Getting into a master’s degree program in pathology – one of the highest paying master’s degrees – isn’t easy. In addition to having grades that convey a history of strong academic performance and completing an assortment of laboratory science courses as an undergraduate student, you will need letters of recommendation that speak to your suitability for the program. Who these letters are from and what they say about you can play a big role in determining whether you make it into graduate school for pathology or whether you have to give up, at least for now, on your plans to pursue a career as a pathologists’ assistant.
The Benefits of Letters of Recommendation from Professors and Others
Ideally, at least some or most of your letters of recommendation will be from the college professors who taught your undergraduate courses. In fact, some pathologists’ assistant master’s degree programs specifically require letters of recommendation to be from your former college professors.
Since the purpose of getting a recommendation from a former professor is to underscore your academic success in a discipline that is related to what you plan to study in graduate school, you definitely want to choose professors in relevant fields like the sciences. A letter from an English, art or history professor is unlikely to carry much weight with the admission personnel of a master’s degree program in pathology, a field in which having a strong foundation in laboratory science is vital.
Besides a former college professor, from who else might you request a letter of recommendation? Some master’s degree programs in pathology programs encourage students to consider seeking recommendations from former or current employers, particularly if they work in a field relevant to healthcare or laboratory science.
For example, it may make sense to ask your supervisor for a letter of recommendation if you currently work as a clinical laboratory technician, a role that you can acquire with only a bachelor’s degree, according to the United States Bureau of Labor Statistics. This type of work experience is clearly relevant to your intended career as a pathologists’ assistant, and the supervisor recommending you can speak to your ability to use relevant equipment, understand the needs of a medical laboratory workplace and work with other healthcare professionals. You might also ask for a letter of recommendation from a pathologists’ assistant with whom you engaged in job shadowing and observation as you prepared to apply for a master’s in pathology degree program.
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If you don’t have work experience in healthcare, avoid asking a supervisor for a letter of recommendation. A letter that talks about your dependability as a retail worker or restaurant waitstaff isn’t relevant enough to help you get into pathologists’ assistant school.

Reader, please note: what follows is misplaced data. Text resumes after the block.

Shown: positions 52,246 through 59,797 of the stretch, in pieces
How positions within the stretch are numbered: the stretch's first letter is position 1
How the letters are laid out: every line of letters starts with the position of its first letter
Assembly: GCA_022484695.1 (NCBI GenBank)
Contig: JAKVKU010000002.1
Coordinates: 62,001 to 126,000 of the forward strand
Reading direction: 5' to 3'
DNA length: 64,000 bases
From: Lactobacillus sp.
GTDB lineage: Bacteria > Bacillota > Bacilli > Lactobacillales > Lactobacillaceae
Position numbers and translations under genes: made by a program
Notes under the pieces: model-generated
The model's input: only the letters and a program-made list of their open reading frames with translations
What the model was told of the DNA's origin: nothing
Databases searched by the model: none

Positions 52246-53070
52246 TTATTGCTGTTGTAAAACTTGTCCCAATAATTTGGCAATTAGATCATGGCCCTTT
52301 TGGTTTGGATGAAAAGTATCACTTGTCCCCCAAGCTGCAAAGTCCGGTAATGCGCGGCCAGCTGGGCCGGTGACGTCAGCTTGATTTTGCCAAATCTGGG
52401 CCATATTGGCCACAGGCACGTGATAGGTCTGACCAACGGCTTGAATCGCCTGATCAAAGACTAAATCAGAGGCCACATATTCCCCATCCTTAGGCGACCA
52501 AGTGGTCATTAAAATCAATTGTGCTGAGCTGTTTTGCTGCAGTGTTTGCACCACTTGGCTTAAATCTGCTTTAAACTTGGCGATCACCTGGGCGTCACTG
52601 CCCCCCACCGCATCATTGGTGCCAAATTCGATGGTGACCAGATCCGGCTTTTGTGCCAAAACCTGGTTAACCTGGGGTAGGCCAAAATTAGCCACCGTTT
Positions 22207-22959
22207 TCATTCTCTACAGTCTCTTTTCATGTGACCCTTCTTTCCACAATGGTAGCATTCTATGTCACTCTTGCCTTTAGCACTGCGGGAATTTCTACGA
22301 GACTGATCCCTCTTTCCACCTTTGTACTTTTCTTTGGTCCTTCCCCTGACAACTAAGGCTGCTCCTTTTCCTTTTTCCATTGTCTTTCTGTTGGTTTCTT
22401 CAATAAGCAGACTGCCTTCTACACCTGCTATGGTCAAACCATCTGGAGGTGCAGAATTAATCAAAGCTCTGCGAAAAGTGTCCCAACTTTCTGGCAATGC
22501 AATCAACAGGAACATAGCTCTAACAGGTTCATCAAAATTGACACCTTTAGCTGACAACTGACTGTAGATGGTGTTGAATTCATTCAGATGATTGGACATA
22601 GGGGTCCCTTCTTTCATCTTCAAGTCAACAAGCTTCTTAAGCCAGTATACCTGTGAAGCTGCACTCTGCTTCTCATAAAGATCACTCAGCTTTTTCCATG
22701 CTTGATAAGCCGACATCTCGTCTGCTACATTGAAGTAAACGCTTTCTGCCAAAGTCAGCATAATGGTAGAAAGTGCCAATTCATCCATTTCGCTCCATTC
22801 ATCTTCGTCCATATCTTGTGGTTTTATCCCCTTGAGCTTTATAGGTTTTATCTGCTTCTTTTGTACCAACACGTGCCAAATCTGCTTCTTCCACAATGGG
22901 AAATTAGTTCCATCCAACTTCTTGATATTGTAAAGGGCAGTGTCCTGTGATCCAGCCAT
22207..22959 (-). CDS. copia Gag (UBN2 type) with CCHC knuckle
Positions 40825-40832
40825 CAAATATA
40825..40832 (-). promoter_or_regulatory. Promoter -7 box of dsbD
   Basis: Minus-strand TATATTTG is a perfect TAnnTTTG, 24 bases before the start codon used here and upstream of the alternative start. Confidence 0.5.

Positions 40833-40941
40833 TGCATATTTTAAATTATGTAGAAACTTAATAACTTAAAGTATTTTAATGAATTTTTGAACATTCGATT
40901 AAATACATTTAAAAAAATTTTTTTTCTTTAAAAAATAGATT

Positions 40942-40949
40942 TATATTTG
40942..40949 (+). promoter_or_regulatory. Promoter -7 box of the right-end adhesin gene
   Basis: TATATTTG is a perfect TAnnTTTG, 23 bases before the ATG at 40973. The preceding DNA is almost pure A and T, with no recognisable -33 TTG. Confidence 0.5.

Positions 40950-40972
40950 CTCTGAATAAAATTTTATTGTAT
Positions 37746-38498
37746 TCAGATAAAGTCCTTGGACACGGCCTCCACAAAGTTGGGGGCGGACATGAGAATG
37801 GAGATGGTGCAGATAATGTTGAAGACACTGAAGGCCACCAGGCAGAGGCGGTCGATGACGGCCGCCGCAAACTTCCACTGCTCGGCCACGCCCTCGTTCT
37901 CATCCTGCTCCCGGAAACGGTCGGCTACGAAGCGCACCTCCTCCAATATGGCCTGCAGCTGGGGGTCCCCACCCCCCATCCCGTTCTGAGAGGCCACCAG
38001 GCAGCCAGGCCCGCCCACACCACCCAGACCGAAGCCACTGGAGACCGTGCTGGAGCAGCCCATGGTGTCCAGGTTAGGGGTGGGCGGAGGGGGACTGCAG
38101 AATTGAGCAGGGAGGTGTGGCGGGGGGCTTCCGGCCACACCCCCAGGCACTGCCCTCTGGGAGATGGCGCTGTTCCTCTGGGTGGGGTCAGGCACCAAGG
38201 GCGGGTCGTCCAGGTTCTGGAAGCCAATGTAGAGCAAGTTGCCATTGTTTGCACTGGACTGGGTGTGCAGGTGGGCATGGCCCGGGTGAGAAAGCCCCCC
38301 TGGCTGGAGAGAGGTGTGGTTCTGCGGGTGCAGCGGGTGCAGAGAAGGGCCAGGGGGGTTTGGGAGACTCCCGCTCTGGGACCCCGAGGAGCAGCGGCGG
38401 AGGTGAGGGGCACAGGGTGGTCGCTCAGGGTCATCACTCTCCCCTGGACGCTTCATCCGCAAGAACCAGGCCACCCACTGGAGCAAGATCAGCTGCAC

What Do You Want a Letter of Recommendation for a Pathology Program to Say
Who you get a recommendation from matters, but so does the content of their recommendation. You want your letters of recommendation – two or three of them, for most programs – to speak to different strengths and qualities that would make you a good candidate for a master’s in pathology degree program.
Letters of recommendation that highlight your academic and educational aptitude and performance are ideal, because a master’s degree in pathology is a difficult program of study to undertake. The graduate school admissions team wants to know that you are capable of handling the advanced science and medical coursework involved in the program, and a letter of recommendation that emphasizes your academic skills can reassure admissions personnel that you have what it takes to succeed.
Similarly, if one of your letters of recommendation is from an employer, it should draw attention to your professional capabilities, particularly the ones that are relevant to your intended program of study. Perhaps you quickly learned the skills to use equipment, tools and procedures on the job that compare to the microscopes, slides and other tools you will uses as a pathologists’ assistant. A letter of recommendation from a supervisor may also speak to your work ethic and habits more generally, including your professionalism and maturity.
Qualities like compassion and integrity are important for pathologists’ assistants to possess, and it’s appropriate and even beneficial for a letter of recommendation to draw attention to these traits. However, a recommendation that only addresses soft skills and personality traits may leave admissions personnel wondering whether the applicant is academically and professionally capable of thriving in the program.
A letter of recommendation should be succinct but detailed. If the person you ask for a recommendation doesn’t know you well enough to speak to concrete examples of occasions when you demonstrated your aptitude, the letter will be generic and unconvincing.